NATO Investigates Alleged Data-Theft Hack by SiegedSec Hacktivist Group

NATO is currently investigating an alleged data-theft hack on its Communities of Interest (COI) Cooperation Portal by a hacktivist group called SiegedSec [2]. This group claims to have exfiltrated sensitive information from the portal, which is used for sharing unclassified information within NATO [4].


CloudSEK [1] [2] [3] [4], a threat intelligence firm [1], analyzed the leaked data and discovered that sensitive information from 31 NATO member nations had been compromised. This information includes names, company affiliations [4], business emails [4], addresses [4], and photos [4]. The hacktivist group SiegedSec has stated that their motive for the theft is their opposition to NATO and its affiliated countries’ actions regarding human rights. NATO officials have acknowledged the claims but have not provided specific details [1]. They have assured that their classified networks are unaffected and that there is no impact on NATO operations [1]. The investigation into the breach is ongoing [1], and the method used by the hackers to gain access is still unknown [1]. However, it is believed that stolen credentials may have been involved [1]. SiegedSec [1] [2] [3] [4], known for previous breaches [2], appears to be motivated by hacktivism rather than financial gain [2]. They claim that the attack is in protest of NATO member countries’ attacks on human rights [2]. NATO officials are actively investigating the incident and working to strengthen their ability to detect and respond to cyber threats [3].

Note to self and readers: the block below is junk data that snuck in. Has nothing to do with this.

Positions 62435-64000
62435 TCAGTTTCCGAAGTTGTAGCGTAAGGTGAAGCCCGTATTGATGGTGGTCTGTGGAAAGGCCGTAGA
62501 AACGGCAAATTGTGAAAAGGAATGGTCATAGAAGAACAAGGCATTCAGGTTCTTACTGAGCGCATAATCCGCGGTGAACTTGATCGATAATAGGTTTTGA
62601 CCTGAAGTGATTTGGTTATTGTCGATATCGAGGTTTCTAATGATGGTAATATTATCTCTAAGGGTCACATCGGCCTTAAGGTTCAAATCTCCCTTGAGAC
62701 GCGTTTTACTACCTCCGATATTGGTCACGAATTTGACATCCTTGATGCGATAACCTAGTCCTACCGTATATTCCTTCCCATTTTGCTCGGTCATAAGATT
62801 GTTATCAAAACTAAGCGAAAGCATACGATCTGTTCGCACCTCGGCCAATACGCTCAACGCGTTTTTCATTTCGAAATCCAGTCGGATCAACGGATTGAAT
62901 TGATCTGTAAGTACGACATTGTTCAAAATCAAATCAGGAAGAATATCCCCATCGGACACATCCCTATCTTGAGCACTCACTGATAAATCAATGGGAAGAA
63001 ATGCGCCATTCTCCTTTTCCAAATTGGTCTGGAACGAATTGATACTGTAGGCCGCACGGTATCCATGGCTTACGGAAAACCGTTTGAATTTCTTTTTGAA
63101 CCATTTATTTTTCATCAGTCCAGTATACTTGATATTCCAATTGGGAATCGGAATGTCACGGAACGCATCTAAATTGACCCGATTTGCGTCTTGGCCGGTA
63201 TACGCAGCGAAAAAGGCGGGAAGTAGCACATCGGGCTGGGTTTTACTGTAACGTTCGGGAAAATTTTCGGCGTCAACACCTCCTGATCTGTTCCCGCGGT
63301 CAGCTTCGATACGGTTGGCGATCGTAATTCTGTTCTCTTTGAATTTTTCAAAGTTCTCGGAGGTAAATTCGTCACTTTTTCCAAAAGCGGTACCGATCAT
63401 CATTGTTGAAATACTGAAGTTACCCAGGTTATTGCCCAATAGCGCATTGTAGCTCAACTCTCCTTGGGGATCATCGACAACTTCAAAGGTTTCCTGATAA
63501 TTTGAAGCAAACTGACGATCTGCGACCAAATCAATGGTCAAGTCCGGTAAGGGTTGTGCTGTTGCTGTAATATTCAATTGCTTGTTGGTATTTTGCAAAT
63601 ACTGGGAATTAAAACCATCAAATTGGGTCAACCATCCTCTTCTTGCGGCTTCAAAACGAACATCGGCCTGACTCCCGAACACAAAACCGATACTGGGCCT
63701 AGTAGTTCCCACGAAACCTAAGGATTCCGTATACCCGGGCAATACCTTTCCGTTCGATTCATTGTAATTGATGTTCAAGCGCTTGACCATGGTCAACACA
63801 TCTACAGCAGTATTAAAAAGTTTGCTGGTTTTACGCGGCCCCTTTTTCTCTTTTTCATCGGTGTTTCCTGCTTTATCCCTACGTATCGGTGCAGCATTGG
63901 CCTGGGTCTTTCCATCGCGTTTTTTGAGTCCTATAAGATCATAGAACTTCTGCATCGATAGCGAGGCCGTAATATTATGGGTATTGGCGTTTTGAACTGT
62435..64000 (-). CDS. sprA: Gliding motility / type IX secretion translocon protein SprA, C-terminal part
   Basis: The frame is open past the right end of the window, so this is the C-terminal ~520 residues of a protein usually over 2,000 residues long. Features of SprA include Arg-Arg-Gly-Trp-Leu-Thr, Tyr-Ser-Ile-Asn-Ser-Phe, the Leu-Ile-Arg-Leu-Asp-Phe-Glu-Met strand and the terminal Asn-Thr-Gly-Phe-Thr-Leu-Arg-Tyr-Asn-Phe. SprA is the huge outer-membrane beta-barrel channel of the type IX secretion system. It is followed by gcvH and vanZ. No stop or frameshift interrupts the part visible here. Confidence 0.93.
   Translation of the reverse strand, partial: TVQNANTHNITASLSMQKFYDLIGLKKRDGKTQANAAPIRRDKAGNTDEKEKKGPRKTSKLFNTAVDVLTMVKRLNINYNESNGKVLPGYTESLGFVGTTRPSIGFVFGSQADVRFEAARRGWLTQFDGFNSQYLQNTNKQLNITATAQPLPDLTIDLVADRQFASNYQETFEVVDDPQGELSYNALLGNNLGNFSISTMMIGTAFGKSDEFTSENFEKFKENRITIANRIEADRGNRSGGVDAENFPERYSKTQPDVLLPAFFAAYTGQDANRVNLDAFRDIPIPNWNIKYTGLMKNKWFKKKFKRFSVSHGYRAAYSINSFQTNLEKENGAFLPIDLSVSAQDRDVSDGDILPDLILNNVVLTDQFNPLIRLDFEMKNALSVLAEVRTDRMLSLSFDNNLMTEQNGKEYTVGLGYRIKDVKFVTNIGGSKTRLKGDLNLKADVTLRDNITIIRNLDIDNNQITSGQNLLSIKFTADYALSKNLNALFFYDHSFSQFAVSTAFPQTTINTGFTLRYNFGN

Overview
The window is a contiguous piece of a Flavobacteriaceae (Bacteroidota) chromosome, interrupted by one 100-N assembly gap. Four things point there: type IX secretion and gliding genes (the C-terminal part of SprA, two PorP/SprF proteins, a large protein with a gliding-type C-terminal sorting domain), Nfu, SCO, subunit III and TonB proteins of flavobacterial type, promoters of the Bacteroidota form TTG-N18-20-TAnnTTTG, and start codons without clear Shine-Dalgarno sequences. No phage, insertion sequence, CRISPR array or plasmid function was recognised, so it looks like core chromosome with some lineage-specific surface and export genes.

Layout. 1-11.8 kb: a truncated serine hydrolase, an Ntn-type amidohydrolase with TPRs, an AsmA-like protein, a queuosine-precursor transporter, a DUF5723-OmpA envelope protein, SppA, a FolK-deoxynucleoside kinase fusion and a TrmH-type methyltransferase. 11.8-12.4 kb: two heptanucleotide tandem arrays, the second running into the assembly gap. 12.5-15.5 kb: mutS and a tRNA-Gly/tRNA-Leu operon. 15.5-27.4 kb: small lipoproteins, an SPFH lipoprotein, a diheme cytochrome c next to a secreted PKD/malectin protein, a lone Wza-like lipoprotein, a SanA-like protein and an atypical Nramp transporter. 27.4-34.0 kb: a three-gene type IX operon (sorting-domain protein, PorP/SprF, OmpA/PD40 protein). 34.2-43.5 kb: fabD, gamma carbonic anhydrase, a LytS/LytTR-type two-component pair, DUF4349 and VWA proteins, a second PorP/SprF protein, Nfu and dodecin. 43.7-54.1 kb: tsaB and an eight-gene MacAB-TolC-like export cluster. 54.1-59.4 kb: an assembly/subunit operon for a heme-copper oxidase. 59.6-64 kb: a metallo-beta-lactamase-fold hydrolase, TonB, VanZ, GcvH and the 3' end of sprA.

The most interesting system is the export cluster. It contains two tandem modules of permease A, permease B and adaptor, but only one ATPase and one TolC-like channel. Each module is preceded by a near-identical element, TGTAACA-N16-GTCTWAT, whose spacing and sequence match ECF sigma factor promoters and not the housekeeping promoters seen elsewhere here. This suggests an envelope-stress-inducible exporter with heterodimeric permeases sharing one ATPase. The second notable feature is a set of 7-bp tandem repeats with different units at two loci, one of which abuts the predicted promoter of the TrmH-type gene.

The alleged data-theft hack on NATO’s COI Cooperation Portal has raised concerns about the security of sensitive information within the organization. While NATO officials have assured that classified networks remain unaffected, the compromise of personal information from 31 member nations is a significant breach. The ongoing investigation aims to determine the method used by the hackers and strengthen NATO’s cybersecurity measures. This incident highlights the need for organizations like NATO to continuously improve their ability to detect and respond to cyber threats in order to safeguard sensitive information and maintain operational integrity.